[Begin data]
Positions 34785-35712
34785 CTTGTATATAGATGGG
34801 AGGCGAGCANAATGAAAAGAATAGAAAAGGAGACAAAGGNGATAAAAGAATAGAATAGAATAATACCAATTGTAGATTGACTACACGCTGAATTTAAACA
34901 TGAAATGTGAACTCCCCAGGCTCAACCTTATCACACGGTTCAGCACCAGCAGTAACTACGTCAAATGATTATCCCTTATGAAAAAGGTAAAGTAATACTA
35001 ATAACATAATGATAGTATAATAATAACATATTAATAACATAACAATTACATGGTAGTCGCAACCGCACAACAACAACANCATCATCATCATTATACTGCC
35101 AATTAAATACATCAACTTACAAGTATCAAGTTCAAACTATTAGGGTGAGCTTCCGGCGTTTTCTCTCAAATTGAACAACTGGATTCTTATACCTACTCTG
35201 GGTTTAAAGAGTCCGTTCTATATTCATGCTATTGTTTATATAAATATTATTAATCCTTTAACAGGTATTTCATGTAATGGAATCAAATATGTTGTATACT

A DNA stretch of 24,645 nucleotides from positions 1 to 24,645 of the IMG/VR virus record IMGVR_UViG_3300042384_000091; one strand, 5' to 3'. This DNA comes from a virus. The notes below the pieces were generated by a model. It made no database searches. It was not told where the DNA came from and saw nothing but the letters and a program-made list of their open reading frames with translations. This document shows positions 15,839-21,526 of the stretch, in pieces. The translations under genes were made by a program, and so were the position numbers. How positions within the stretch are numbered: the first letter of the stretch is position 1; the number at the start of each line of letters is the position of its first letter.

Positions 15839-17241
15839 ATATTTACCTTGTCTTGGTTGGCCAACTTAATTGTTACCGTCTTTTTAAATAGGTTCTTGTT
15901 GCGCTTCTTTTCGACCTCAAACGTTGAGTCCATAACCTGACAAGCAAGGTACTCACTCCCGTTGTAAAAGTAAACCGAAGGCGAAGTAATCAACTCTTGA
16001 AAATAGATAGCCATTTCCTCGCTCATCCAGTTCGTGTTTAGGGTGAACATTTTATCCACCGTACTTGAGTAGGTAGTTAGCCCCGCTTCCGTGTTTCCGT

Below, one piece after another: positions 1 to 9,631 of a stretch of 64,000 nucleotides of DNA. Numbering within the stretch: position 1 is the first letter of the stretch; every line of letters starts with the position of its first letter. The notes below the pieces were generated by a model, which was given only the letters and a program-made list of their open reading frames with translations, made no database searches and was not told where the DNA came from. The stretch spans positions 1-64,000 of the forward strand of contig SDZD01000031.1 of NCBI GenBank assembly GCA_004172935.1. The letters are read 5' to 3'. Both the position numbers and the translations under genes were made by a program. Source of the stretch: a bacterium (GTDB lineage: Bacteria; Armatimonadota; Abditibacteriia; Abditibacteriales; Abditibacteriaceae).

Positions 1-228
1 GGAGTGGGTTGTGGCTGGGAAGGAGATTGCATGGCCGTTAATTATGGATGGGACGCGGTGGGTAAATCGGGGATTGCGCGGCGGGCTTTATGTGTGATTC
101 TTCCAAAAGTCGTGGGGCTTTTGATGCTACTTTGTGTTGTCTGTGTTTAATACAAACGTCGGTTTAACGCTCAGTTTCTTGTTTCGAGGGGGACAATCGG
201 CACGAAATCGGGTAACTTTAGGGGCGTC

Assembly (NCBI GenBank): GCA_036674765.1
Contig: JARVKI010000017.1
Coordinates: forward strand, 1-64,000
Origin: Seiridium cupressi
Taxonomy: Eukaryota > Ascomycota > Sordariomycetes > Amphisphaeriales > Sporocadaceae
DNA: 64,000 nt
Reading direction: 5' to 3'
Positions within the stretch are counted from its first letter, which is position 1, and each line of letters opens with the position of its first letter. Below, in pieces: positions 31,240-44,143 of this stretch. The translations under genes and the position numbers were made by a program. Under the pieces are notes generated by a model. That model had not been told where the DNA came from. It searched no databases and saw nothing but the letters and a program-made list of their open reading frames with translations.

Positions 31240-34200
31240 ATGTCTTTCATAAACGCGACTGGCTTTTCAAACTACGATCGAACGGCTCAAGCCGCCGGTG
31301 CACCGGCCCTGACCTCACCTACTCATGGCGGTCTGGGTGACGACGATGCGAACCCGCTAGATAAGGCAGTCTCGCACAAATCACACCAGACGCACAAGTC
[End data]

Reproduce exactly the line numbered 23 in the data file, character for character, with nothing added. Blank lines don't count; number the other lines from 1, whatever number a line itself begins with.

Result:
DNA: 64,000 nt